Strachan urges Scots to keep cool in Georgia heat
The fruit of the Euro 2016 finals is tantalisingly in view for Gordon Strachan and his side, but in Scotland the talk is of banana skins.
As Strachan’s players seek a win over a Georgia who are second-bottom of Group D, memories of Scottish campaigns gone awry against lowly opposition have inevitably been revisited.
The defeat by Macedonia which opened George Burley’s reign and the draw in Moldova which cost Berti Vogts his job have jostled with recollections of the near-humiliation by Liechtenstein under Craig Levein – averted by an injury-time header from Stephen McManus – and a 1-1 draw with the Faroe Islands when Craig Brown was in charge.
On this occasion, the form guide favours Scotland, who are unbeaten in five group games, while Georgia have lost three successive qualifiers and have not won in six consecutive home games over three years, during which they have scored only one competitive goal on their own territory.
However, Strachan sounded a note of significant caution about the Scots’ prospects.
“Georgia are strong, they’re organised. They’re also feeling quite good about themselves,” he said. “We’ve actually had to play our best football against them when we beat them at Ibrox last year. We did fantastically well that day and it was only 1-0.
“They were desperately disappointed to lose to us at our place. I was on the pitch when they were coming off and they were really angry and down because they’d put a lot into the game. They have good attacking wing-backs with a couple of individual lads who can do well, but we’ve been doing a lot of work on what we do – a lot of work.”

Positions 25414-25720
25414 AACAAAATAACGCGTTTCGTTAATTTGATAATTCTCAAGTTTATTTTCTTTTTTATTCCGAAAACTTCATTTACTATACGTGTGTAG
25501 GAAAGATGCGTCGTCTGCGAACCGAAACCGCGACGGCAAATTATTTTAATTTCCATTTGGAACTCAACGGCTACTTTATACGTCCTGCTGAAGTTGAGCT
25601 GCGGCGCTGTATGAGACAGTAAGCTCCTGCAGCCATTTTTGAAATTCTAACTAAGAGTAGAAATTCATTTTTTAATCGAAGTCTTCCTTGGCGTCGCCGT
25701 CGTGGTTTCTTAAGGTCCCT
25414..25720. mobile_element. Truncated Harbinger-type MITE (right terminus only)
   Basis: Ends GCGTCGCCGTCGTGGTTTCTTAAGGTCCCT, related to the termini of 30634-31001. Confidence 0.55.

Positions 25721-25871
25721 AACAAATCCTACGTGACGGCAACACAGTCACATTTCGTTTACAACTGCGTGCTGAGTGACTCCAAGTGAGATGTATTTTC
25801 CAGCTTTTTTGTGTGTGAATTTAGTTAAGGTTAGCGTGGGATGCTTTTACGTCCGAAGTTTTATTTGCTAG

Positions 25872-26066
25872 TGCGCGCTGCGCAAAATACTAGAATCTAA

The ill-fated opening World Cup qualifier under Burley in Skopje in 2008 has been called to mind because the Scots struggled in the intense heat. When Strachan’s squad touched down in Tbilisi on Wednesday evening, the temperature was 28C and the manager will instruct his players to avoid frenetic activity during the match.
“We are a nation that’s on the go all the time,” he said. “We talk quickly, we eat quickly – everything we do is quick. I could go on but I could get myself into trouble.
“It’ll be a wee bit cooler at kick-off time, though, and we’ve also got enough water with us to sink the Titanic. We like to play at a tempo but there are times when that tempo doesn’t help you.
“Sometimes, you need to take your time on the ball if you can. That’s something we work on in training all the time, to try and calm us down. What we know is that in tomorrow’s team, every player on the pitch can look after the ball.”
Strachan has to decide whether to keep Charlie Mulgrew in central defence, where he played in Dublin, and if he should restore Steven Whittaker at left-back, rather than Craig Forsyth, who was also drafted in against the Republic of Ireland. (Daily Telegraph, London)
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